Note that I find the Seattle situation, revolving around Socialist Alternative, to be completely distinct from the Chicago situation, revolving more around the Caucus of Radical Educators (CORE) faction of the Chicago Teachers’ Union, and its various connected socialist groupings. In Seattle, the hardcore socialist Sawant has an alliance with a specific Democrat. In Chicago, radicals and socialists began by supporting Karen Lewis for Chicago Mayor, a union president who emerged from CORE. This was awesome; we had a true labor candidate! Then they continued supporting her even when she began making some pretty awful noises indicating a rightward drift. After health issues intervened, Lewis dropped out and the CTU shifted its support to an alternative candidate, Chuy Garcia, a Democratic politician.
In Seattle, we are supporting a city councilor who is a radical socialist, and who has been fighting like hell on many issues the whole time she’s been in office, but who now has a possibly problematic alliance with a Democrat. In Chicago, we went from supporting a strong union-based candidate, to supporting a lukewarm-but-still-labor candidate, to many among on the far Left collapsing into support for a Democrat!
These are very different debates.
Some people have begun to say, in the Chicago context, that perhaps in local politics, the Democratic Party is more complex, less monolithic, involving dissidents whom radicals can support. To briefly address the argument, many people are looking to support Chuy Garcia for supposedly being an anti-austerity, anti-cuts candidate. But we have seen Democrats claim this role before, again and again, only to implement austerity upon being elected. Often their political record will indicate that there is no reason to be surprised, either.
Furthermore, have we really sunk that low? The whole point of the Left’s increasing intervention into electoral politics is NOT simply to oppose austerity! The point is to imagine beyond austerity (and imagine beyond anti-austerity!), to gain a huge dose of visibility for our direct message of radical politics itself! (This, in fact, is the only actual way we will even beat austerity, let alone beat capitalism.) If not to project a radical message, the goal was also to move unions towards serving their own good interests in the electoral arena, mainly by standing their own candidates, or otherwise breaking from the Democrats. We must not forget these critical goals.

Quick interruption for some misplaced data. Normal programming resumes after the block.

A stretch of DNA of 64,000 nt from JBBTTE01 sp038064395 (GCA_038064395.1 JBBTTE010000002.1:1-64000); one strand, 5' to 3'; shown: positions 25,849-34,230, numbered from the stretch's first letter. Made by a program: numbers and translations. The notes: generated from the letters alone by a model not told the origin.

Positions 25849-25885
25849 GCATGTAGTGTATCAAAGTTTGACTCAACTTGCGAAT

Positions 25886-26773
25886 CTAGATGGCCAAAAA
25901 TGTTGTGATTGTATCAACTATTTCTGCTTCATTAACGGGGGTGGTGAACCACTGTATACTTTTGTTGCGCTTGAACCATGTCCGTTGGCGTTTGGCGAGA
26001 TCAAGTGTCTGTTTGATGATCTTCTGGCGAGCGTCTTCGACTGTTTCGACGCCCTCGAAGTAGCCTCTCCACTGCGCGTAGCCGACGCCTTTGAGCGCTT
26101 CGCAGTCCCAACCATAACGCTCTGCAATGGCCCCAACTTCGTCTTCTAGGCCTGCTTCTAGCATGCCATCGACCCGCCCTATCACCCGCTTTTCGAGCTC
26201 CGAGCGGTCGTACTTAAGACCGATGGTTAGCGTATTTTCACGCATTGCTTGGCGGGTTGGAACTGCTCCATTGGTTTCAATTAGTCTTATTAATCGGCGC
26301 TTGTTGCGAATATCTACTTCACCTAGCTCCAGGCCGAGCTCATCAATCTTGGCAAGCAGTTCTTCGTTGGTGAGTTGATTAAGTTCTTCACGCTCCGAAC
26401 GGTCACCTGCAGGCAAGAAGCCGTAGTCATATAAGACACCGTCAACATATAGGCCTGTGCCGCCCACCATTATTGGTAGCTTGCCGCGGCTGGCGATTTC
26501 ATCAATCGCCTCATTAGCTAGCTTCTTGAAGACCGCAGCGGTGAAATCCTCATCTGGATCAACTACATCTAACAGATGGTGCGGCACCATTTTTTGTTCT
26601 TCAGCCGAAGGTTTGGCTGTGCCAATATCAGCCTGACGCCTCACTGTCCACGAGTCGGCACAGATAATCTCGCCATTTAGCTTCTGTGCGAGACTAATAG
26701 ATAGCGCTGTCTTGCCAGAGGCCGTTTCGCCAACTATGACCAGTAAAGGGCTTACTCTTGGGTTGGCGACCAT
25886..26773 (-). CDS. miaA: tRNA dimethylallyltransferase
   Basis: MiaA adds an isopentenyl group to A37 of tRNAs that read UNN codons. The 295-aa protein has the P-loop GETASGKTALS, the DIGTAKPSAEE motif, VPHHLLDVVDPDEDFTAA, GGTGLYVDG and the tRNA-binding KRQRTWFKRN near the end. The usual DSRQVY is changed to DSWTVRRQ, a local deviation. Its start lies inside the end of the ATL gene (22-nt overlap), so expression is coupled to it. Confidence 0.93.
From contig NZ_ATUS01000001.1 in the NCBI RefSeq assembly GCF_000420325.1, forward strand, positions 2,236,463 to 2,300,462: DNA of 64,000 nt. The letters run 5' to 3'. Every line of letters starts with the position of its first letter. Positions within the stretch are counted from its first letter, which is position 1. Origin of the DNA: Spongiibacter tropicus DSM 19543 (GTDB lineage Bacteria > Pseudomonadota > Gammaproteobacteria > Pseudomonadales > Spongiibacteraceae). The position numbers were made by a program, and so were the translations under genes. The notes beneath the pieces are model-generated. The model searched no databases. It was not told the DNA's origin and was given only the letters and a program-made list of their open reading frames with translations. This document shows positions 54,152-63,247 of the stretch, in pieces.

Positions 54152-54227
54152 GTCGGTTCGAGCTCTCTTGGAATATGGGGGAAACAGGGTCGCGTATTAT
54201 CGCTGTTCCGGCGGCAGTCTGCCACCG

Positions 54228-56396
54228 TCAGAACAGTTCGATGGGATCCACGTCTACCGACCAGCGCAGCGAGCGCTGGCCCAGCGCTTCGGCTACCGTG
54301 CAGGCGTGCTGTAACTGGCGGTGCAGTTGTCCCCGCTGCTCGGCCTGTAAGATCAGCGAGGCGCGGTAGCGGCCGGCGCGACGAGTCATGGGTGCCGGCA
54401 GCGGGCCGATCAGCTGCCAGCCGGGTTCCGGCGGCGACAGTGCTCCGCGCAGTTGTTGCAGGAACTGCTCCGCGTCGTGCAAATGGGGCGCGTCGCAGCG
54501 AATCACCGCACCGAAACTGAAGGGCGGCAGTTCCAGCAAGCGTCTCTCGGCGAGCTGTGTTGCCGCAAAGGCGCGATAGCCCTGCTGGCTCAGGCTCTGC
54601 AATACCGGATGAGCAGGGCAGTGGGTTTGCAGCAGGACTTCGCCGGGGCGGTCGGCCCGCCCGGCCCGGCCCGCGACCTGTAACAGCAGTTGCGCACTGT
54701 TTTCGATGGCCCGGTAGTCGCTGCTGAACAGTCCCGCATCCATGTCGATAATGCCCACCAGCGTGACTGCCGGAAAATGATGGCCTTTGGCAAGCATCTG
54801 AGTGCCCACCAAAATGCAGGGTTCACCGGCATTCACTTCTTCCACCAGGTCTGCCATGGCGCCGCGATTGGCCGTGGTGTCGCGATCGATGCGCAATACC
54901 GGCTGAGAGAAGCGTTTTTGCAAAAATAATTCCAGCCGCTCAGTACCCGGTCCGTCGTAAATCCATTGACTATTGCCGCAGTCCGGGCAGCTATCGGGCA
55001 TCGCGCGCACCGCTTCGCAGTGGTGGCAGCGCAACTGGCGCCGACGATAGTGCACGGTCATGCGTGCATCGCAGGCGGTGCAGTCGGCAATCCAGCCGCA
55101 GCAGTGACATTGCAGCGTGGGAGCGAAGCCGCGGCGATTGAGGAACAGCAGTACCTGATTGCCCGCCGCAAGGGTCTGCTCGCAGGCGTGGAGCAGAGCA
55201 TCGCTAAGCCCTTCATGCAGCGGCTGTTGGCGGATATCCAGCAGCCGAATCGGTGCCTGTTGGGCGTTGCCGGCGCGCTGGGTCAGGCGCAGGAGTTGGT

To get back to Sawant –
If you are going to make a tactical alliance with Democrats, OK – let’s talk about it.
There is probably a strong emotional resistance to even discussing the subject, because among most of the far Left, it sounds so awful and traitorous, and you will probably take a lot of flak. But many people (like me) are more forgiving, and they deserve an honest conversation.
Speaking for myself, having one single photo op with a local Democrat is worth it, if it allows the passage of a bill which actually helps the working class, which then can massively increase the credibility of the socialist who is pressing for the measure to succeed in the first place.
Did Sawant go overboard? Possibly. She should probably not have described (Mr. X) as an anti-Establishment Democrat: we must insist that this is a contradiction in terms, there is no such thing, even if that’s what a Democrat wants to be. She should probably not be endorsing a guy who is behind building a jail, unless there is a damned good reason.
So there are other possible ways of responding:
If we are doing some tactical vote-trading, why the insistence on being clear about it (especially when such clarity, sufficiently publicized, could potentially sabotage the arrangement)? Because it can definitely lead from a tactic to a constant reliance, which would be more in the vein of option #2 above. A little tactical vote-trading is one thing, but if you do it too much, you dilute your politics down to nothing, or you end up getting used and played by Frank Underwood types and you don’t even get the results you hoped you were trading for. This is the problem that has hounded Bernie Sanders his entire career. He has no other legislative support, so he ends up basically voting with the Democrats (though he is not honestly too radical anyway).